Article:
From tents to hazmat suits: traveling during COVID-19

September 6, 2020 — by Selina Chen

Next to barreling trucks and under blinding street lamps, Class of 2020 alumnus Connor Oaklander found it hard to sleep after he and his father set up a tent next to a highway in Ogallala, Neb. in early August. Desperate to find something to cover his eyes, Oaklander pulled out a pair of clean underwear and put it on his head — he had to improvise to survive on his eight-day camping road trip this past summer.

Since the outbreak of COVID-19, air travel has dropped by 85 percent, and the U.S. is subject to various travel restrictions, a full list of which can be found on the State Department website. But members of the Saratoga community still needed to travel long-distance. To do so safely, they came up with alternative transportation methods and took extra precautions, voluntarily or involuntarily.

 

Quarantine on wheels

On Aug. 1, Oaklander and his father departed from California, with suitcases and camping supplies in the back of their 2007 Toyota Highlander Hybrid. Oaklander’s destination was New York, where he would celebrate his grandfather’s 99th birthday before attending Cornell University as a freshman.

Because of COVID-19, Oaklander and his father did not want to sleep in hotel rooms where they would have to touch shared surfaces, nor did they want to be on an airplane, where passengers might not be wearing masks. So they decided that a camping road trip was the safest way to travel.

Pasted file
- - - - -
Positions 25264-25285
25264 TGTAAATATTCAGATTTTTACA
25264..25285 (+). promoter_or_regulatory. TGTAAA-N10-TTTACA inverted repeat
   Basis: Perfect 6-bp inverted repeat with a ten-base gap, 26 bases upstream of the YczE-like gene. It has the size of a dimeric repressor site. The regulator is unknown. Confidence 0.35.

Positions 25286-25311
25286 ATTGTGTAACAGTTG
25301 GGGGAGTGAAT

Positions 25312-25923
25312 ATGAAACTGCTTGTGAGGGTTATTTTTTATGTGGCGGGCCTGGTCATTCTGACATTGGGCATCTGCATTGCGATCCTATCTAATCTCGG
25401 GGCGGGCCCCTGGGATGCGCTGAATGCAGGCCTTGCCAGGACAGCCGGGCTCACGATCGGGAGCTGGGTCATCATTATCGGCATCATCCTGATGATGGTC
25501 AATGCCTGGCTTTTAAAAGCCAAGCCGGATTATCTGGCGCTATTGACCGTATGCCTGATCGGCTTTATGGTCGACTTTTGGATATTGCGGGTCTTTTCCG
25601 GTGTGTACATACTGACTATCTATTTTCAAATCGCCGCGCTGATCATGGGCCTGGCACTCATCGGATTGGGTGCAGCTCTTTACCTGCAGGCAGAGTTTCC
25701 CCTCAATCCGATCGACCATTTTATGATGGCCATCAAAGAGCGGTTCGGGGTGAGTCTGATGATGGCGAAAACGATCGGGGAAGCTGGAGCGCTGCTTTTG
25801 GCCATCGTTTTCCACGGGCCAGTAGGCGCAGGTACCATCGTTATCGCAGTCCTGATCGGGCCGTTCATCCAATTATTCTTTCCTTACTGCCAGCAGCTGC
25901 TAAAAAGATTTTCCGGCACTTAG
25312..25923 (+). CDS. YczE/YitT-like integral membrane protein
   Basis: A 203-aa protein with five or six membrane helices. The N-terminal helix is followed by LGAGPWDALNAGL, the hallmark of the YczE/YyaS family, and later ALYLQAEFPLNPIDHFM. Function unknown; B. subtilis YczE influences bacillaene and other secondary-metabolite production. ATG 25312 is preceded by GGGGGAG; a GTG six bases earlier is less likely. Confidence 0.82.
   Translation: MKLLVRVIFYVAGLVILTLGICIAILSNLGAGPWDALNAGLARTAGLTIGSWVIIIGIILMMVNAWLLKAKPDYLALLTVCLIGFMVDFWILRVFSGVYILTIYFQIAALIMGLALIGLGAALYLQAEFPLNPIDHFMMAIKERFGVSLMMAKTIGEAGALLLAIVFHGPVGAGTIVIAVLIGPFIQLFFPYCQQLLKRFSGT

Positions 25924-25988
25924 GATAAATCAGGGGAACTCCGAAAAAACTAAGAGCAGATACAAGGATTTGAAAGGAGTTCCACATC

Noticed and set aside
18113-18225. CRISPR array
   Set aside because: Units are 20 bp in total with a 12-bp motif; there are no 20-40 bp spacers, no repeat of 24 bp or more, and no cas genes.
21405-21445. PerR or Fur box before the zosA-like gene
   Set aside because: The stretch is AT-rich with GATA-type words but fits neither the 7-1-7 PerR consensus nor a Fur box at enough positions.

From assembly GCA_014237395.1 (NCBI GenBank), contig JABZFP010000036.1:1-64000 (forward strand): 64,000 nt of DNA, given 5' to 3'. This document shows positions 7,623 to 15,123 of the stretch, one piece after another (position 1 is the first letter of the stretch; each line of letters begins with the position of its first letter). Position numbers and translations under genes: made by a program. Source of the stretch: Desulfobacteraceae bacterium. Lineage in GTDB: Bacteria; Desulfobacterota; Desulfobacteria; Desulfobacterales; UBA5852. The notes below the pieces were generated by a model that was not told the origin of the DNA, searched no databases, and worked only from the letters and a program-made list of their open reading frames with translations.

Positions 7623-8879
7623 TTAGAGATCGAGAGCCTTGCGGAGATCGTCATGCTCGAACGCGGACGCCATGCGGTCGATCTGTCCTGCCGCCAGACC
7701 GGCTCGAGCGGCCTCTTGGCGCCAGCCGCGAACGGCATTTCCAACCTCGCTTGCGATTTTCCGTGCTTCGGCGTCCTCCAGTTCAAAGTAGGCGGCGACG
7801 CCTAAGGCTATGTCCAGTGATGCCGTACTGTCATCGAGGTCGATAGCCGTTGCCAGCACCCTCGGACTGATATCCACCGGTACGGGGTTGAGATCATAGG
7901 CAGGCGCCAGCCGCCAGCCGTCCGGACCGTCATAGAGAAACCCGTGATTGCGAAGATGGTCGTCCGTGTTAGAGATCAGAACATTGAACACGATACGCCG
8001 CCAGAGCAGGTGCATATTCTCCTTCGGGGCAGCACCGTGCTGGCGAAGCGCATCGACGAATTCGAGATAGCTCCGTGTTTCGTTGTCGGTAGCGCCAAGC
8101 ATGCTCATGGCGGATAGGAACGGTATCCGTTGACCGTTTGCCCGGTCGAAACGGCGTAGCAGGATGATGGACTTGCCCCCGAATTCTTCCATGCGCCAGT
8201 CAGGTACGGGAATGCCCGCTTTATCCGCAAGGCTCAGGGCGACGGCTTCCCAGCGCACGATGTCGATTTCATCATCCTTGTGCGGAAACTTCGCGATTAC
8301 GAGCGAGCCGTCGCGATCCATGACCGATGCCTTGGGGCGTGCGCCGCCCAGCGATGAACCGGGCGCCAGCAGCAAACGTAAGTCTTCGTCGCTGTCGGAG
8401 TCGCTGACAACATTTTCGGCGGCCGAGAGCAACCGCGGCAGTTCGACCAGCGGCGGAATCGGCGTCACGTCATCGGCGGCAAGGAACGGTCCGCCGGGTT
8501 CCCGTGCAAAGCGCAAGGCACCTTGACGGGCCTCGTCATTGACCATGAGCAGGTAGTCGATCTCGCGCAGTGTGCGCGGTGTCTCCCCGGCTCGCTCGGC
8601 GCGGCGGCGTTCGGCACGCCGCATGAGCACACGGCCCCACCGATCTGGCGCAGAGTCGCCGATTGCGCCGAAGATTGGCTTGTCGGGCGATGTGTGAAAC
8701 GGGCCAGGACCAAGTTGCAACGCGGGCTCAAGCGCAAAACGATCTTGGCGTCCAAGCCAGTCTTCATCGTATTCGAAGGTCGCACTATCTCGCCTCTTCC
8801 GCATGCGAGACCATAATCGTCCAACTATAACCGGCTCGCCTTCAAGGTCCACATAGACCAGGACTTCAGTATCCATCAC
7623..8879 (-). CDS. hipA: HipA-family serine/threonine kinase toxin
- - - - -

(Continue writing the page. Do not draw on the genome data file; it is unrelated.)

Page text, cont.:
This was not uncommon. Surveys show a 64 percent increase in the number of Americans who have taken a road trip this summer, according to Forbes.

“There was always this uncertainty with our trip,” Oaklander said. “But we decided to go with it anyway, just for the experience.”

The trip was also a strategic “quarantine on wheels,” as Oaklander called it. New York state requires a 14-day quarantine for people who have stayed for more than 24 hours in a high-risk state, including California. The Oaklanders found a loophole by making sure to stay less than 24 hours in each of the high-risk states they passed through. This way, after spending eight days on the road, they would only have to quarantine for six additional days upon arrival.